Loading and Using Custom Dictionaries in PowerPoint 2011 for Mac
Learn to load custom dictionaries in Word, and use them in PowerPoint 2011 for Mac.
Author: Geetesh Bajaj
Product/Version: Microsoft PowerPoint 2011
OS: Mac OS X
Have you ever wondered what happens behind the scenes whenever you do a spell check in PowerPoint or any other Microsoft Office program? PowerPoint looks at each word you have typed and matches those words with the entries listed within its dictionary. If the dictionary does not contain any of the words in your slides, it goes ahead and marks that word as misspelled. Then it offers you suggestions for changing those supposedly misspelled words to other similar words that can be found within its dictionary.
We use the term "supposedly" in the last paragraph because PowerPoint's dictionary is quite basic, and includes mainly words used in common, everyday language -- if a word does not exist within that dictionary, it is not necessarily misspelled! There are so many specialized words in different knowledge branches like medicine, research, law, computing, etc. that are not common words -- yet they are perfectly valid as far as spellings are concerned.
To counter this state of affairs, you can buy several specialized dictionaries -- in fact some great dictionaries are also available free of cost. These dictionaries can be then loaded within PowerPoint and other Microsoft Office programs to give you a larger range of words to use. For this tutorial, we downloaded this free Medical dictionary from Raj&Co.
Unfortunately, PowerPoint 2011 does not allow you to load custom dictionaries, although you can do so from within Word 2011. All loaded dictionaries in Word work in PowerPoint. Follow these steps to learn more:
- Launch Word 2011 if it is not already open, and choose the Word | Preferences menu option,
as shown in Figure 1.
Figure 1: Choose Word | Preferences
- This opens the Word Preferences dialog box -- select the Spelling and Grammar option that
you can see highlighted in red within Figure 2.
Figure 2: Spelling and Grammar option within Word Preferences dialog box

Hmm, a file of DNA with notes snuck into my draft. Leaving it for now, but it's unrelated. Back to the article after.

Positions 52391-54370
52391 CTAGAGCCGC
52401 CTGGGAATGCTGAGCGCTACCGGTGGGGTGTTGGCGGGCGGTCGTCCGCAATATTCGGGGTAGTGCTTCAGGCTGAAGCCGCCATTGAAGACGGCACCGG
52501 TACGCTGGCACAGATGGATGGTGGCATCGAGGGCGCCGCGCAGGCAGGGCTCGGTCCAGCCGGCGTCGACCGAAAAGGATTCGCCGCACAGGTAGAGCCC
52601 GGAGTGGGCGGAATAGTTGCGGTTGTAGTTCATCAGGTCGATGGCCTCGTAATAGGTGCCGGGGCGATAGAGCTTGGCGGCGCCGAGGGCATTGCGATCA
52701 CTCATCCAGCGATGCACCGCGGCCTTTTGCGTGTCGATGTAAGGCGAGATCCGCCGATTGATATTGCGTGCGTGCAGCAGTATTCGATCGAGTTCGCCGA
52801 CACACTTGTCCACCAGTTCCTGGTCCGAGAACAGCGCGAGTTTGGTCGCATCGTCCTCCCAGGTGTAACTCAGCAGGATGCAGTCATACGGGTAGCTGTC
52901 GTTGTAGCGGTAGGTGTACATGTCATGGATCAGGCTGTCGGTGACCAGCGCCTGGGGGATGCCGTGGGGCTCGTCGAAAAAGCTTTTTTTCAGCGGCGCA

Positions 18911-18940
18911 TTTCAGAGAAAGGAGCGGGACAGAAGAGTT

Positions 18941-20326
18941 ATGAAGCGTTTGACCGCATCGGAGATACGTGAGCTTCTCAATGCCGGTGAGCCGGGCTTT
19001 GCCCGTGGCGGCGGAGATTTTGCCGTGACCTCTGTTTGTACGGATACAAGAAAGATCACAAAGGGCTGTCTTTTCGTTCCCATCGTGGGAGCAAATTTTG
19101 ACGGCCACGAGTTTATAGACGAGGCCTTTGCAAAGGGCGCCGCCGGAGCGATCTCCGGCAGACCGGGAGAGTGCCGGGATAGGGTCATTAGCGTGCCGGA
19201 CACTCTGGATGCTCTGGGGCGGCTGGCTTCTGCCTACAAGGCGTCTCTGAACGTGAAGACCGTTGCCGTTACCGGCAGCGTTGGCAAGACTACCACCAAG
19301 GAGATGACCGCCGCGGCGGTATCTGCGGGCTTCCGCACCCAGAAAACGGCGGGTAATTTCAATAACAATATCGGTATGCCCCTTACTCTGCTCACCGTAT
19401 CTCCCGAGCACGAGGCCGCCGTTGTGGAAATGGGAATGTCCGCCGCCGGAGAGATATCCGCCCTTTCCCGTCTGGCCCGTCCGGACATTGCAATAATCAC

- This opens the Spelling and Grammar dialog box. In this dialog box, click on the Dictionaries
button (highlighted in red within Figure 3).
Figure 3: Spelling and Grammar dialog box
- This summons the Custom Dictionaries dialog box as shown in Figure 4. Note that there is
only one dictionary at this point of time named Custom Dictionary (highlighted in red within
Figure 4) -- however it is entirely possible to have more than one custom dictionaries. In the Custom
Dictionaries dialog box, click the Add button shown highlighted in red within
Figure 4: Add button within Custom Dictionaries dialog box
- This opens the Add Dictionary dialog box as shown in Figure 5. In this dialog box,
navigate to the folder that contains your downloaded dictionary, or any dictionary that you want to load. Select the required
DIC file (shown highlighted in red within Figure 5), and click the Open button (highlighted in
blue within Figure 5).
Figure 5: Add Dictionary dialog box
Tip: Cannot select the DIC file? Change the Enable drop-down list to show All Files (highlighted in green within Figure 5, above).
- This adds the selected dictionary within the Custom Dictionaries dialog box, as shown highlighted in red within
Figure 6. Click the OK button (highlighted in blue within Figure 6) to get
back to the Spelling and Grammar dialog box. Again, click the OK button within the
Spelling and Grammar dialog box to load the dictionary.
Figure 6: New dictionary within Custom Dictionaries dialog box
- Now, launch PowerPoint and open the Spelling dialog box. Here you can see the new dictionary within the
Add words to section, as shown highlighted in red within Figure 7.
Figure 7: New dictionary within Spelling dialog box
- Now that we loaded a medical dictionary, PowerPoint no longer puts red, squiggly lines under words such as
Abdominoplasty (see Figure 8 below) -- but Propria Persona is still showing up as
misspelled -- you can download a legal dictionary and load it as explained in the preceding steps!
Figure 8: Do you need a legal dictionary too?
- Save your presentation often.
Figure 9: Custom dictionary selected for deletion
If you liked this tutorial, do look at this book, authored by Geetesh Bajaj and James Gordon.
This book is the single most comprehensive content for Microsoft's latest Office suite offering for Mac users.
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